WHO, Partners call for Increased Funding for Tuberculosis

Gloria Essien, Abuja

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The World Health Organisation WHO says Africa has not kept pace with domestic funding of tuberculosis in the continent.

The WHO Regional Director, Africa, Dr. Matshidiso Moeti, in her World Tuberculosis Day message, urged African leaders to be more committed to TB funding.

She said that governments contribute only 22% of the resources required to deliver adequate TB services, with 44% going unfunded and seriously impeding efforts to reduce the TB burden.

She noted that increased funding from domestic sources and international donors is urgently needed to sustain the significant gains made against TB in the past decades.

“However, funding for TB prevention, diagnosis and treatment services continues to fall far short of estimated global needs, and the United Nations global target. In 2020, global spending on TB services fell to US$5.3 billion, and funding for research was US$901 million. 

While national strategic plans and accompanying budgets for tuberculosis have grown in ambition and mobilization of funding. 

South Africa and Zambia are the best examples of high TB burden countries that have steadily increased domestic funding specifically allocated for TB. In 2020, South Africa provided 81% of domestic funding to support TB activities. Zambia has increased its domestic funding seven-fold since 2015″, Dr Mpeti said.

Funding falls short of target
The Regional Director also said that world leaders had agreed to mobilize US$13 billion per year to finance TB prevention and treatment by 2022 and promised another US$2 billion per year for TB research in the face of growing concerns around drug-resistant TB. Despite this, funding for TB prevention, diagnosis and treatment services continues to fall far short of estimated global needs, and the United Nations global target.

“To reach the target, TB incidence would have had to record an annual decline of 4% to 5% in 2020, increasing to 10% per year by 2025, and then to an average 17% annually in the following decade. In fact, the world saw an increase in the number of global TB deaths for the first time in over a decade in 2021. Contributing factors included reduced access to TB diagnosis and treatment, in the face of the COVID-19 pandemic. With 36% of all TB deaths occurring in Africa, failure to invest in the TB response is set to take a formidable toll on African countries. Increased investment can be a game-changer, and alleviate the preventable suffering and death of millions of our people”, she said.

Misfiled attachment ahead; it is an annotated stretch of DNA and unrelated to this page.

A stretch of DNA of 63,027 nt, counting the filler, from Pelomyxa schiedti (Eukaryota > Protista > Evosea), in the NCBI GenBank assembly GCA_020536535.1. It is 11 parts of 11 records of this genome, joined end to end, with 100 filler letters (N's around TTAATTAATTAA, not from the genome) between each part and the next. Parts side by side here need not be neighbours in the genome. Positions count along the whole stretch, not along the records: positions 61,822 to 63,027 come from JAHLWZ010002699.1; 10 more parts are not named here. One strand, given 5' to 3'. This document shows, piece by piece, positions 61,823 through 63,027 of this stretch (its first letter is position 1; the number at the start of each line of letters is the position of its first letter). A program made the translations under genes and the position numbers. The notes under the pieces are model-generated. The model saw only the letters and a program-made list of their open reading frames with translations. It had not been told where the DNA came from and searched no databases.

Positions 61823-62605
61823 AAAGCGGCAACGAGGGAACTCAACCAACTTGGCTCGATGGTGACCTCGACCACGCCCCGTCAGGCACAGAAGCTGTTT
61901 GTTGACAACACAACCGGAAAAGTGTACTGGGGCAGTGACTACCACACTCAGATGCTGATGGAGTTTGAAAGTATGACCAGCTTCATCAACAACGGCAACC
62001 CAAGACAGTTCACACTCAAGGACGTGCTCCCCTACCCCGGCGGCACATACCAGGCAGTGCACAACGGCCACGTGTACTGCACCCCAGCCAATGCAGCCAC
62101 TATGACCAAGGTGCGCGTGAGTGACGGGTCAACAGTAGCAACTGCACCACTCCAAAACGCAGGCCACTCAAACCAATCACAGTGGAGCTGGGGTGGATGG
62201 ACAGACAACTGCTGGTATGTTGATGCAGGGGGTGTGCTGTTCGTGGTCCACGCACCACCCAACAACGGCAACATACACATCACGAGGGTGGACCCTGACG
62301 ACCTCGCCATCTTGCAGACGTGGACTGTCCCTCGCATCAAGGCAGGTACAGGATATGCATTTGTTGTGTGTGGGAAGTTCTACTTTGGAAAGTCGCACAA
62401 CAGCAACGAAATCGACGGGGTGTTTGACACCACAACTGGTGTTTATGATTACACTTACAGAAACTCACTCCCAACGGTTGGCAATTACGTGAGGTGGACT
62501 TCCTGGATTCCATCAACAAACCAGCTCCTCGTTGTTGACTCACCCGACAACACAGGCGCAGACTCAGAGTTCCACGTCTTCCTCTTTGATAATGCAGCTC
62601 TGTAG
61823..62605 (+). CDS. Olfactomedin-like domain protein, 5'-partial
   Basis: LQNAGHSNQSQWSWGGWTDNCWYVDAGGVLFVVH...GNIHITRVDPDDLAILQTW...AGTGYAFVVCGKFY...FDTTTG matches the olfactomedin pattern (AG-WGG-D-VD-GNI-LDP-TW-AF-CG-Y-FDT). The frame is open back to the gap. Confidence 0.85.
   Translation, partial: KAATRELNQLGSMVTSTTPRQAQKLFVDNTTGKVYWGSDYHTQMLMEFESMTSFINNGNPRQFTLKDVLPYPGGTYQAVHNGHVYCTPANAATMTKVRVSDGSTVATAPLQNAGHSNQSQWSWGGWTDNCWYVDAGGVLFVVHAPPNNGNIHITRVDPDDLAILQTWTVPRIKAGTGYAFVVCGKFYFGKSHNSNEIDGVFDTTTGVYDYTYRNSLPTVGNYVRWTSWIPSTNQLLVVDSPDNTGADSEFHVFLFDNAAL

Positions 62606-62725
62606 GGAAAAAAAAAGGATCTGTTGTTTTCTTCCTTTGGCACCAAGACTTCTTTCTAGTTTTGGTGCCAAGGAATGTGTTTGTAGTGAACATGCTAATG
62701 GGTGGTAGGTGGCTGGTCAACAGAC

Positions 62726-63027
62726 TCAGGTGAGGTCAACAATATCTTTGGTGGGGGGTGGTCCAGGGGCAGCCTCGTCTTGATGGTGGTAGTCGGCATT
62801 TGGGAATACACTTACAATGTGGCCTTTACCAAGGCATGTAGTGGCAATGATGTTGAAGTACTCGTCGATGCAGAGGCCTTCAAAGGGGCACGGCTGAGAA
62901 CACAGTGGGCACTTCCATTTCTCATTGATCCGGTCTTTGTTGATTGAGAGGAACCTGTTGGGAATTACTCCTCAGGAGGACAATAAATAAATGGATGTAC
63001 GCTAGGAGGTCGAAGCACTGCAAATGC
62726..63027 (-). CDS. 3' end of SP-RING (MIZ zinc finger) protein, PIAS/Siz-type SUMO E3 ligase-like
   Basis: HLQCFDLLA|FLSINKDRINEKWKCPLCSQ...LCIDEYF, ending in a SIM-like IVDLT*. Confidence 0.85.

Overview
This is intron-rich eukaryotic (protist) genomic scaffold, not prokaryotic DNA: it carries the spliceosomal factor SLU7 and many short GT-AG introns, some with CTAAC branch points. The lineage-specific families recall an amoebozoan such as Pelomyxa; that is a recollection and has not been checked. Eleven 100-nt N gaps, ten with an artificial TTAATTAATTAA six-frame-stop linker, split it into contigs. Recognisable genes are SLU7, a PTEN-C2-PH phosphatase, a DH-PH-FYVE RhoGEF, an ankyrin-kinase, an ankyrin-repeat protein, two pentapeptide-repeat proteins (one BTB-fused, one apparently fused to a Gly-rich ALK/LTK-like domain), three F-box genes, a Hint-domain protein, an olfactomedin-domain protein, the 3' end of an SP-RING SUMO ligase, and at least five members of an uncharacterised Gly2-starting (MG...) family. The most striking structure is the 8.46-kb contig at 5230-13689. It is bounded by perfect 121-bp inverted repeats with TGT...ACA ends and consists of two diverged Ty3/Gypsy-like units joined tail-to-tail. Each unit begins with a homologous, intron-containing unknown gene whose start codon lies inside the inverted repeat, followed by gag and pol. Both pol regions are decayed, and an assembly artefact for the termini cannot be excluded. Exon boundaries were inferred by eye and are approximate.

She however called on governments to mobilize additional domestic financial support for TB control, including contributions to the Global Fund, which last month launched its US$18-billion Seventh Replenishment campaign in a bid to counter the catastrophic impact of Covid-19 on the fight against TB while urging all stakeholders to advocate for increased investment, and to ensure that TB services are integrated into the primary health care response.

“We must all also work more closely with our communities, leveraging their expert local knowledge to tailor response efforts for maximum impact. I appeal to donors, the private sector, civil society and academia to pay increased attention to urgently boosting investment in the fight against TB and in TB research, in order to accelerate technological breakthroughs and uptake of innovations towards ending TB by 2030”, she added

The Director and National Coordinator National Tuberculosis, Leprosy and Buruli Ulcer Control Programme Dr. Emmanuel Anyaike says the greatest challenge facing TB control in Nigeria was finding missing cases.

He also said that Nigeria needs to invest more in Tuberculosis.

According to him, the nation cannot think of kicking out tuberculosis without involving the private sector.

“We are working based on our strategic plan, opening up the private sector because 60 percent of Nigerians go to the private health facilities. So the strategy we should put in place is to bring in the private sector, philanthropists, the civil society, the media and every person who has a stake in this. Don’t also forget that the health care financing in this country is multifaceted, the Federal Government, the state government and the local government. So every person must be able to put in his own bit then we expand to the private health facilities and other stakeholders.”

He said that Nigeria ranked number one in Africa and number six in the whole world in the TB cases.

Similarly, the Stop TB Partnership Nigeria says to end TB, there is need for more private sector financing of the deadly disease.

The theme of the 2022 World Tuberculosis Day is “Invest to end TB; Save lives”.

It emphasizes the urgent need to invest the resources necessary to ramp up the fight against TB, and realize the commitments made by global leaders to end TB.

World TB Day is observed on March 24 each year to raise public awareness and understanding about one of the globe’s deadliest infectious diseases.


Nneka Ukachukwu

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